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Reviewed by:
  • Langages du désastre: Robert Antelme, Anna Langfus, André Schwarz-Bart, Jorge Semprun, Elie Wiesel
  • Ferzina Banaji
Langages du désastre: Robert Antelme, Anna Langfus, André Schwarz-Bart, Jorge Semprun, Elie Wiesel. By Joë Friedemann. Saint-Genouph: Nizet, 2007. 174 pp. Pb €19.00.

Joë Friedemann’s Langages du désastre seeks to identify the shape of the language used by the survivors of Nazi deportations. This is an ambitious task, given the (over-)use of the sense of the ineffable that haunts such texts and the notion that literary representation inevitably falls short when attempting to depict that which beggars description. The book offers a critical examination of concentrationnaire writing, which Friedemann is at pains to distinguish from Holocaust texts (those limited to the experiences of Jewish deportees) and which is why he uses the term ‘désastre’ rather than ‘Shoah’ or ‘Holocaust’ to determine the scope of his book. While a useful distinction, it is less than perfectly fleshed out, and is more than somewhat problematic in the context of his discussion of the œuvres of Elie Wiesel (mitigated only partially on pp. 152–54), André Schwarz-Bart, and Anna Langfus, given that these are texts inescapably imbued with their authors’ awareness of what it meant to be Jewish in Nazi Europe. This criticism aside, Friedemann’s book offers a rich and compelling study of a writing beyond words. His starting point is the examination of the paradoxical task facing the author-witness of speaking about what happened while simultaneously being limited or controlled by an obligation to silence. He offers Robert Antelme and Jorge Semprun as prime examples of working through this paradox, citing passages where the authors, having confronted the unknowing world with their store of terrible knowledge, find their efforts frustrated by indifferent reactions. Antelme’s response in his L’Espèce humaine, published just after the war (1947), was to push language to its limits by using the literary word to strike out against forgetting, thereby deeming language a signifier of biblical proportions: in the beginning there was Auschwitz. Semprun’s trajectory differed slightly in that he waited a number of years before publishing Le Grand Voyage (1963) and still longer before the now canonical L’Écriture ou la vie (1994). His initial response, Friedemann shows, was to choose silence as his only means of survival. Silence allowed for the later contemplative reflection on the nature of the witness, the exigencies of memory, and the self-conscious [End Page 366] assertion of testimony within literature. Friedemann’s analysis of Wiesel’s La Nuit trilogy asserts that after the word there is silence, and after silence, the gaze: from Moshe the Beadle, whose Cassandra-like visions haunt the text, to Elisha, who in the aftermath of Auschwitz faces down his fears. The weight of the past literally obliterates the present and shapes the future in Wiesel’s world. References to laughter are four times more common than tears in Schwarz-Bart’s Le Dernier des justes. Friedemann’s analysis thus also affirms the poignancy of the tragicomic within désastre writing in its examination of instances of laughter, irony, sarcasm, and humour. The analysis of Langfus’s œuvre returns to the theme of silence, events are once again untranslatable, and words struggle to provide meaning. Friedemann’s success arises from the fact that he provides an analytical alternative to the idea of the indescribable, suggesting that, within the varied pathways for author-witnesses of désastre, even silence can speak.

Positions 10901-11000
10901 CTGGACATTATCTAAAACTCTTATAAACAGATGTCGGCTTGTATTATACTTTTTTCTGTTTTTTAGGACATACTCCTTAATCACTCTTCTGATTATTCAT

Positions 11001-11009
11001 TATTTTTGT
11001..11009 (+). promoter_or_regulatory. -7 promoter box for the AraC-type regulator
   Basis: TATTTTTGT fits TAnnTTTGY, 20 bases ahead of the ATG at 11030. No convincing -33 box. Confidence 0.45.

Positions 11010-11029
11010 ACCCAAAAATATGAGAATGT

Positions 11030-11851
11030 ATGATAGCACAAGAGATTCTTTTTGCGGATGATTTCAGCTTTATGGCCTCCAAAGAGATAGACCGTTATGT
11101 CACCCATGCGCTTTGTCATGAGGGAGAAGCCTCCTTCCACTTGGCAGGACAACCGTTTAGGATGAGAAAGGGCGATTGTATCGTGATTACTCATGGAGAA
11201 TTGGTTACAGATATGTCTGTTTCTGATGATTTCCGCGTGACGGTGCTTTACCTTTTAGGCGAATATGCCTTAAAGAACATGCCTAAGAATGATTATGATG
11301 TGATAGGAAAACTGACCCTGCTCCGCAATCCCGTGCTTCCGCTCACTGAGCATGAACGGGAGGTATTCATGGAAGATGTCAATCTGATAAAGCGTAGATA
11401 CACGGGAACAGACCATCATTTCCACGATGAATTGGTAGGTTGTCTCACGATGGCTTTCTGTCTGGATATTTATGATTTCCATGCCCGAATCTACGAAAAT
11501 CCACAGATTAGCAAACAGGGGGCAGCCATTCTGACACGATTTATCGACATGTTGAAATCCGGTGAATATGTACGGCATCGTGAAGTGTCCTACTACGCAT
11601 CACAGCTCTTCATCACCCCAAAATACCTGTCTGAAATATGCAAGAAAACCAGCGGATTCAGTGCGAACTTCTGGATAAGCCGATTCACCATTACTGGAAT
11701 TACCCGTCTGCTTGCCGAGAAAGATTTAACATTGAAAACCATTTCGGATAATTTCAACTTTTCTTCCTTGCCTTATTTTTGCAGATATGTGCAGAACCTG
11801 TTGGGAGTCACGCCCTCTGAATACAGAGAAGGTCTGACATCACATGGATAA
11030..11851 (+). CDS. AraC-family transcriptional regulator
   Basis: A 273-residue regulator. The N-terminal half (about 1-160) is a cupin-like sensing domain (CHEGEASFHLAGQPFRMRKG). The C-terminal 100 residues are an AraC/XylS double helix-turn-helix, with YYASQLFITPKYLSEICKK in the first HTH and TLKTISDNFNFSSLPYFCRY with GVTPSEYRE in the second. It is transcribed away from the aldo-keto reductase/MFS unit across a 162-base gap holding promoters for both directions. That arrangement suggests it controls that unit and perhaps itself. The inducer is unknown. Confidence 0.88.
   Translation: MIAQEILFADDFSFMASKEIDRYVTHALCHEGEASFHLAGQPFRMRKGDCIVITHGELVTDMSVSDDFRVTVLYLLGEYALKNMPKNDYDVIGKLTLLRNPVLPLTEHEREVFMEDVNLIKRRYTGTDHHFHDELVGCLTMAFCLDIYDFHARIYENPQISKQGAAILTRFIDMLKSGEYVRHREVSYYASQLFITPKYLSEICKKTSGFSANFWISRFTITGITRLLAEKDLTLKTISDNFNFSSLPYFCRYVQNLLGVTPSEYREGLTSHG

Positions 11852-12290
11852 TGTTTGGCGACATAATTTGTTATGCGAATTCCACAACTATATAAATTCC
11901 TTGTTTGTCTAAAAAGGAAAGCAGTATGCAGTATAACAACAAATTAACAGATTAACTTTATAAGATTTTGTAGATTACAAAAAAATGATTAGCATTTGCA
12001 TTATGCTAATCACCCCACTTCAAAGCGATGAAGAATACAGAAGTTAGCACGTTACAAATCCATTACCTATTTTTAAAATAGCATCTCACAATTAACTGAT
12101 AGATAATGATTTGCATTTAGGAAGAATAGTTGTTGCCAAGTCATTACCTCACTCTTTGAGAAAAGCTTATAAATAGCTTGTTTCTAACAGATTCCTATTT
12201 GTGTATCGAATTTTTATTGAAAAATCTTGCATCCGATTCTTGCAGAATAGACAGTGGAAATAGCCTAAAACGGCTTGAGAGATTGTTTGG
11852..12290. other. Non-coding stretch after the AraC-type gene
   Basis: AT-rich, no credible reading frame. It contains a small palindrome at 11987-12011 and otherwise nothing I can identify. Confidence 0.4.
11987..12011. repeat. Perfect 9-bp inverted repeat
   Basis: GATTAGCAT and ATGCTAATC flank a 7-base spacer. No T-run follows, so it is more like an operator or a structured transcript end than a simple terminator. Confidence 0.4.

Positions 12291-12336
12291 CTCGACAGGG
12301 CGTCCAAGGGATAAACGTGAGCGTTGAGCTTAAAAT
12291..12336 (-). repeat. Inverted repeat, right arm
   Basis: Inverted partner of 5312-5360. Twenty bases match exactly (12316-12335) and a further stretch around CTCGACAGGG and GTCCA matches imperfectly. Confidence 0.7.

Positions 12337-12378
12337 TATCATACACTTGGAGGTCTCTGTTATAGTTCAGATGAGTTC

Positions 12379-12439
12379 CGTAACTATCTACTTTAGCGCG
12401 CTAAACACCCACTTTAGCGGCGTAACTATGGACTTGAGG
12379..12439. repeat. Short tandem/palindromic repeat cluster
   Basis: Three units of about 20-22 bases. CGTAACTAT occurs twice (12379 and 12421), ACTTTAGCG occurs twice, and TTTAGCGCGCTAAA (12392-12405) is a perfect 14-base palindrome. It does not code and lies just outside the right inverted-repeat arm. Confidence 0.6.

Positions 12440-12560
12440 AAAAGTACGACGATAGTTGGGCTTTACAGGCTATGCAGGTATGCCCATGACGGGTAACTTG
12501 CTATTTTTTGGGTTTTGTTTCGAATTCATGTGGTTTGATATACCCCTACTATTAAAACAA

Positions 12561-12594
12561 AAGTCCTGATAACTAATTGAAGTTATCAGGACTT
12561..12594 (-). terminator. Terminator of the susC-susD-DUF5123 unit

Ferzina Banaji
Lucy Cavendish College, Cambridge


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pp. 366-367
Launched on MUSE
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